High card points ("HCP") are the cornerstone of hand evaluation. They represent numeric values for each honor card:
Ace = 4 points
King = 3 points
Queen = 2 points
Jack = 1 points
Thus, each suit contains a total of 10 HCP, and every deal (52 cards) contains a total of 40 HCP. The maximum for a single hand is 37 HCP, e.g.
Opening the Bidding
First and foremost, HCP are used to decide if a hand is strong enough to open the bidding. The general rule is that you need at least 12 HCP to open the bidding at the 1-level. Example:
This hand contains 12 HCP and is strong enough to open 1
In contrast, this hand only has 11 HCP and is not strong enough to open 1
is a partnership agreement about the specific meaning of a natural bid. Examples of treatments in Standard American opening bids:
- 1 / = 3+ clubs / diamonds
- 1 / = 5+ hearts / spades (i.e. 5-card majors)
- 1NT = 15-17 HCP with "balanced" distribution (i.e. no singleton/void, and no more than one doubleton)
The following hand contains 16 HCP and therefore warrants a 1NT opening bid:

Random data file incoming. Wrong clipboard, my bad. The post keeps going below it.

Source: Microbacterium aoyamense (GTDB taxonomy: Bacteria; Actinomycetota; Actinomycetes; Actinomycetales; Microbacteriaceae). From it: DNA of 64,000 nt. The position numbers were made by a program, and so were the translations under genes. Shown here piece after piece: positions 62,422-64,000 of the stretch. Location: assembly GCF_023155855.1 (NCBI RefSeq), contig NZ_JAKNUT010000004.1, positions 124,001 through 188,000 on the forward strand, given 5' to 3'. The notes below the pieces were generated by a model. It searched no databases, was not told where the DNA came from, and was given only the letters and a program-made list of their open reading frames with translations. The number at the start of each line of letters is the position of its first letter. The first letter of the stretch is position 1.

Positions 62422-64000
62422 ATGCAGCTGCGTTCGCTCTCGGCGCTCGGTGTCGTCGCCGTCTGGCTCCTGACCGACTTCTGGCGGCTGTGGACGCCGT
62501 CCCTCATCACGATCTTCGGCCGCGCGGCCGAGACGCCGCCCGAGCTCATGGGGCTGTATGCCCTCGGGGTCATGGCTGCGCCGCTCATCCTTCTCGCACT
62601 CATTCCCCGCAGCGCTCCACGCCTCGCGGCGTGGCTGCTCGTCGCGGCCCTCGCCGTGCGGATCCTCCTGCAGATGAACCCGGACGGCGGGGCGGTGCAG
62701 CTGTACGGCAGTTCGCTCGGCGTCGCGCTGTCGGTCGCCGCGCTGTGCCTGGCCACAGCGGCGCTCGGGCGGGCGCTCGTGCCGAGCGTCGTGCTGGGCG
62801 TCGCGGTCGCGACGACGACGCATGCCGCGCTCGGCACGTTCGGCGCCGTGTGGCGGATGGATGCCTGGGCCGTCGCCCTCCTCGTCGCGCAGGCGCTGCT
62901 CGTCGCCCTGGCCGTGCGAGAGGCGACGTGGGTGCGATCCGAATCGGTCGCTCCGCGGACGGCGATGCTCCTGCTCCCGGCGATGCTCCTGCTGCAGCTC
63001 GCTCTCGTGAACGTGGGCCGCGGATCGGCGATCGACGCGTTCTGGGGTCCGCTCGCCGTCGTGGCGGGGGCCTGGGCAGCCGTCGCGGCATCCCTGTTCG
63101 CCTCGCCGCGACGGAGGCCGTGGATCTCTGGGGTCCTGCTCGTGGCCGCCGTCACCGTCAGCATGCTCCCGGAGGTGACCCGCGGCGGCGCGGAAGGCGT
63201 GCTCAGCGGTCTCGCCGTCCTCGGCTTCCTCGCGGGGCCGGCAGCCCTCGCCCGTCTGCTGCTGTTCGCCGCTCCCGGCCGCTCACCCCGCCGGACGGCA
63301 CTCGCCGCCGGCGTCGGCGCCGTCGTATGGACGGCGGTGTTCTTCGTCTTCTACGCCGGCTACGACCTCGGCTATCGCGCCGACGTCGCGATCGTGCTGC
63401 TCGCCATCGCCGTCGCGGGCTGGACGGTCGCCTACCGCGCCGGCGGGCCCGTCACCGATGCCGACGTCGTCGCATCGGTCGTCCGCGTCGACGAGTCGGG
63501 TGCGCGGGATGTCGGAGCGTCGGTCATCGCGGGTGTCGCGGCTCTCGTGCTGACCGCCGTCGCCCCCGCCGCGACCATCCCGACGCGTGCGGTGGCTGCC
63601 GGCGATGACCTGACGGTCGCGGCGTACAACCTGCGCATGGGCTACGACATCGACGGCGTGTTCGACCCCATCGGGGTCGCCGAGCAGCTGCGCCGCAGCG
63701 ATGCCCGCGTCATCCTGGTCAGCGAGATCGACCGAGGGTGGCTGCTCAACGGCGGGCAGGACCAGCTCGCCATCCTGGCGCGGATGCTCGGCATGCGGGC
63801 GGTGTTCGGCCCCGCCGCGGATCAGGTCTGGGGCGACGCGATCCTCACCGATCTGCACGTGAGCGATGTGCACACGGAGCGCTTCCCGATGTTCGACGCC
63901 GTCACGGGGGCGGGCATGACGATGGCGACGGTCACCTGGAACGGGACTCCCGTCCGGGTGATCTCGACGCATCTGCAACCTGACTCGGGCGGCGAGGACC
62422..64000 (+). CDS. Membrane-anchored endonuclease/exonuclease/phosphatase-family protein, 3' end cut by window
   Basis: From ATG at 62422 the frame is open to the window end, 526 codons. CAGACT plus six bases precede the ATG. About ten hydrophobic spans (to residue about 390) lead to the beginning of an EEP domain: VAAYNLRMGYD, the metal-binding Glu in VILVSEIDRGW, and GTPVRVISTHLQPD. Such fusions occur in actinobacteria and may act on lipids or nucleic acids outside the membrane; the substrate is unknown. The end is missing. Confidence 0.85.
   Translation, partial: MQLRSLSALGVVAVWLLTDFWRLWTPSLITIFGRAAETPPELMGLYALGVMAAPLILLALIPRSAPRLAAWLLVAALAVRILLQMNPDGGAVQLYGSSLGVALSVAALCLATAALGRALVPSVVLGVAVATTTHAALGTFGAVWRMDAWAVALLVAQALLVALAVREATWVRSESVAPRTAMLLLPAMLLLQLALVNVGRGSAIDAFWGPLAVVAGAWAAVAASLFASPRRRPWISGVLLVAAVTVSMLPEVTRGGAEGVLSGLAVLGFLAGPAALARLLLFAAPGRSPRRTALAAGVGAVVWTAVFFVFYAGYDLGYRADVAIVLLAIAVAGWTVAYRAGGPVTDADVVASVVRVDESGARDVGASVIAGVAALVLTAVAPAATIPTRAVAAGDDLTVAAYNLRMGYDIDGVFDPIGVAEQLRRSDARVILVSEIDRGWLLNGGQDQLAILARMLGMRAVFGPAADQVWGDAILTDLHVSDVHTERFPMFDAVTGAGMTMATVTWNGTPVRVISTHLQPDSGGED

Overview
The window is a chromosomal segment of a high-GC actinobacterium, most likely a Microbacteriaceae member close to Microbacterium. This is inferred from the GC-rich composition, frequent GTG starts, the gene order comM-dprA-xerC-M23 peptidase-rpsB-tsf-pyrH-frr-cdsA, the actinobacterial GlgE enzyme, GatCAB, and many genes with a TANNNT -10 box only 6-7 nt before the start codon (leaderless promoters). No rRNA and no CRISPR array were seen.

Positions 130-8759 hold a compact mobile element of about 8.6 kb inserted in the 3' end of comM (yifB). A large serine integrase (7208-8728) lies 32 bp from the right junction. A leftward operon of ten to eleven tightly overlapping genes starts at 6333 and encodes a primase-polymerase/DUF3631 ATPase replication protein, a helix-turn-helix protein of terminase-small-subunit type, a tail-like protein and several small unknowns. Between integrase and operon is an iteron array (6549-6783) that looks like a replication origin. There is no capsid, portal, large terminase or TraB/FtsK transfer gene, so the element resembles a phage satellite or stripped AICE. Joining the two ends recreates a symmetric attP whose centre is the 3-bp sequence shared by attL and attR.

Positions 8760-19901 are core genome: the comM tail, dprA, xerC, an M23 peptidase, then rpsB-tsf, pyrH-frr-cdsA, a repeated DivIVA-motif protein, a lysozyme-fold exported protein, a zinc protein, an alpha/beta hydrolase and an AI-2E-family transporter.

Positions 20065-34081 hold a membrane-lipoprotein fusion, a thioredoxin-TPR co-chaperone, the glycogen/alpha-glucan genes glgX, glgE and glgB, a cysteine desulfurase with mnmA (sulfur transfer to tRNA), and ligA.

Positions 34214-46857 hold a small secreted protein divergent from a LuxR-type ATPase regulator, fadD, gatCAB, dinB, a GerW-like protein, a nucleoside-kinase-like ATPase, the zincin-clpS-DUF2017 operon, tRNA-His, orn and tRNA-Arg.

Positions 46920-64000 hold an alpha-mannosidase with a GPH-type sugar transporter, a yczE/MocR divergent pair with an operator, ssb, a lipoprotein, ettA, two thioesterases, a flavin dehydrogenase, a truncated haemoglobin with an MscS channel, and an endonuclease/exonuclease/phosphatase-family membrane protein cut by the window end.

Side note: in the old days, a 1NT opening bid promised 16-18 HCP. This is why bridge newspaper columns typically show 1NT bids containing exactly 16-17 HCP - to keep all readers happy.
High card points are also used to determine the appropriate response to an opening bid. 6 HCP are generally considered the minimum for responding to a natural 1
is a partnership agreement about the meaning of an uncommon or artificial bid. High card points are frequently used to define conventional agreements. Examples of conventions in Standard American opening bids:
- 2 = Artificial, showing 22+ HCP or 9+ tricks
- 2 / / = A weak two bid, showing 5-10 HCP and a 6-card suit
Adjustments to HCP
High card points were popularized by American bridge icon Charles Goren
in the first half of the 20th century. Goren, in turn, borrowed from Milton Work's original 4-3-2-1 method of counting points in auction bridge during the Roaring Twenties. High card points remain one of the most basic and essential guidelines today.